"Sometimes I can almost think that I was sent back to the false gods [of Norse mythology] there to acquire some capacity for worship againt the day when the true God should recall me to Himself. Not that I might not have learned this sooner and more safely, in ways I shall now never know, without apostasy, but that Divine punishments are also mercies, and particular good is worked out of particular evil, and the penal blindness made sanative." Surprised by Joy, CS Lewis.
I'm reading Lewis again, and I'm becoming stirred and thrilled as I recall the elasticity of his perspective as demonstrated in the above quote. I love how he regards imagination as an avenue to the Joy, the truth of the longing. Imagination is okay, not dangerous, as it can lead to the longing for good, and, ultimately, for God.
I took a CS Lewis class in college and experienced his leniency unlike any legalistic barnburning sermon ever heard (I had heard a-plenty too). His Narnian chronicles made me dance in the cowlot (see earlier posting) because it presented graciousness and gentleness and acceptance in the character of Aslan who was an allegorical God. I reacted with my first real act of worship to his Possibility that was depicted in a way that caused me to accept the goodness of His Reality. Ah, that was a gift.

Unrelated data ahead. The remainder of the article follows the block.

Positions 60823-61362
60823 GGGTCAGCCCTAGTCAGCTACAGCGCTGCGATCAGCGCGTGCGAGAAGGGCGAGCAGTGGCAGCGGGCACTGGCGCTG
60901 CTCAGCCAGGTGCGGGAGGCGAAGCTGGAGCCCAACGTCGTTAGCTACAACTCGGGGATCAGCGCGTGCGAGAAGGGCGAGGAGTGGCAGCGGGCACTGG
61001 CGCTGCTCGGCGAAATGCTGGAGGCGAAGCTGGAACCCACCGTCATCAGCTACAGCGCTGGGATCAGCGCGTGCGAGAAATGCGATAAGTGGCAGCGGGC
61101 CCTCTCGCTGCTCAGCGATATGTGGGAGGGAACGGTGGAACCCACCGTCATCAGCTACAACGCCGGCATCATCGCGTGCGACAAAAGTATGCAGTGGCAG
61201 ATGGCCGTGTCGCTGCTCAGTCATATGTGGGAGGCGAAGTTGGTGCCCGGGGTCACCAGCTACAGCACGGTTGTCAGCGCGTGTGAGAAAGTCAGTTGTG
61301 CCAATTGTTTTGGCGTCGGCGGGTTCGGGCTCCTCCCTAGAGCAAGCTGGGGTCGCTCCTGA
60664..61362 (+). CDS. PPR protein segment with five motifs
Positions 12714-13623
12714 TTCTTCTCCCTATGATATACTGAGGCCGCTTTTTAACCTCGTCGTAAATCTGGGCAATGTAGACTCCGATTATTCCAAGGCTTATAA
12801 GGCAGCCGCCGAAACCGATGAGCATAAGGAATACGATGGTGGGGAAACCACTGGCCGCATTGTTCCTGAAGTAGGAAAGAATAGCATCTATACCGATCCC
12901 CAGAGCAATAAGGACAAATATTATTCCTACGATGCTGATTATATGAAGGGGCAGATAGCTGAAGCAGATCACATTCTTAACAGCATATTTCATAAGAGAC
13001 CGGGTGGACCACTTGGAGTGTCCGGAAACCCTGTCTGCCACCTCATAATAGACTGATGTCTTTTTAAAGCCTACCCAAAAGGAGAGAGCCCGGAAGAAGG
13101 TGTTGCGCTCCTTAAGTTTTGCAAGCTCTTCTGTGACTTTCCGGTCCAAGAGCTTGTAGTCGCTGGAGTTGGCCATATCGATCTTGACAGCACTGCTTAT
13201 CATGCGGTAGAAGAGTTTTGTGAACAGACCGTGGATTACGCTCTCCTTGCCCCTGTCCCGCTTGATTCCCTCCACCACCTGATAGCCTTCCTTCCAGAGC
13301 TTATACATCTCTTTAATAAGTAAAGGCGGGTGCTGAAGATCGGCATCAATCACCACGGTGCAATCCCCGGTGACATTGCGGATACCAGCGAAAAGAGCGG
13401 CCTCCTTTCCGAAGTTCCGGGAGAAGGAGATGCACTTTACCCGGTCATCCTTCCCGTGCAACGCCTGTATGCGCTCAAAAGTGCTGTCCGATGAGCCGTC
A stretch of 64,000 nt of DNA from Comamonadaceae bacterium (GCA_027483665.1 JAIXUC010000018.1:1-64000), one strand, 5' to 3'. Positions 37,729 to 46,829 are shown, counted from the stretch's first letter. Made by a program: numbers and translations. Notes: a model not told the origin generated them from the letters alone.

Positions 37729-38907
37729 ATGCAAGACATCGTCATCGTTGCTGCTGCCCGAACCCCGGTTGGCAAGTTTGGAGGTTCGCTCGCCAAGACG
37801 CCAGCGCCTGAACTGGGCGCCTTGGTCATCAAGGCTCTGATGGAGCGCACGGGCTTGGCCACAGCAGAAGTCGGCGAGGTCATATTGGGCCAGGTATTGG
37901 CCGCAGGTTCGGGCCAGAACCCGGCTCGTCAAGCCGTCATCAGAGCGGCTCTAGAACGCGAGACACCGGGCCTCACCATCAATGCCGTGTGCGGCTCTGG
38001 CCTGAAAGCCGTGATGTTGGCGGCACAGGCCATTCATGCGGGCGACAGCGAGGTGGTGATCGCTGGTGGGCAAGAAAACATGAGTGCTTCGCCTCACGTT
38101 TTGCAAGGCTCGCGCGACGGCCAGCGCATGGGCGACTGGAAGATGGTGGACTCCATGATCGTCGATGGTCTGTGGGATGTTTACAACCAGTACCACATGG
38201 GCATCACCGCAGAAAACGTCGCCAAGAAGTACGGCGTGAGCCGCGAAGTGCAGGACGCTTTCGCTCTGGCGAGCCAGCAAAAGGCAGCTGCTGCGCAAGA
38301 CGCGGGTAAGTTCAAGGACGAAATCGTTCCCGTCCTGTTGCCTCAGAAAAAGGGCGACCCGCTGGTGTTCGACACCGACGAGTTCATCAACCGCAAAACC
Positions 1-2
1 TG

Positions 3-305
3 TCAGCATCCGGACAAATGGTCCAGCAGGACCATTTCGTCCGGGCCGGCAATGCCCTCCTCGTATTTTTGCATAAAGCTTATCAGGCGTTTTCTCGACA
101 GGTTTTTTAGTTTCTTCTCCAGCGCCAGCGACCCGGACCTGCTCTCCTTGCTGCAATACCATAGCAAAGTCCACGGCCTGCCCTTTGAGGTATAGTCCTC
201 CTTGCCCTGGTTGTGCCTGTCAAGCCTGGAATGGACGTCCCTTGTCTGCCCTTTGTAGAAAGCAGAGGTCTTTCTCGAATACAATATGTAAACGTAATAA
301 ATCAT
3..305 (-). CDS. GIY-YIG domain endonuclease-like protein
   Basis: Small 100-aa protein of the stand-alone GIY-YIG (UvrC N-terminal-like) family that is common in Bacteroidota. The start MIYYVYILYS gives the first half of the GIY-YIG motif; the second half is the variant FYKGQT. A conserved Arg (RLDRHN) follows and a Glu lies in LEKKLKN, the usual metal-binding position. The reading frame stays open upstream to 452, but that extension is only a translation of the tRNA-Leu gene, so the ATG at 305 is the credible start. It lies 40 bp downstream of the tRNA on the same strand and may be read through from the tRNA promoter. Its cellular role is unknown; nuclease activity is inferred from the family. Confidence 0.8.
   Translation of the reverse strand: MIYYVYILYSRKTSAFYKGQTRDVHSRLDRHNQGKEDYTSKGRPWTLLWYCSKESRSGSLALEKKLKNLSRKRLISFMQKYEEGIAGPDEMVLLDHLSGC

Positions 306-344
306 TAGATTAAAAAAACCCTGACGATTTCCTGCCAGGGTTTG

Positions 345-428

Since this earlier college time, I've put Lewis away for a bit (of course having read thousands of quotes of his in almost every religious book that one picks up; the authors appear to want to make their statements credible by affirming it with "a Lewis"). It's almost like I know that I will want to stir and stew and spring up when I read some of the thoughts that he pulls together without fear of being a heretic, without fear of letting his mind wander, and knit, and weave together a most unusual beautiful rug. He's work in that way. But, I've missed it too, I'm realizing as I dig in to this book.
Thank you, Lord, for making diversity and beauty and imagination. I want to learn more about You.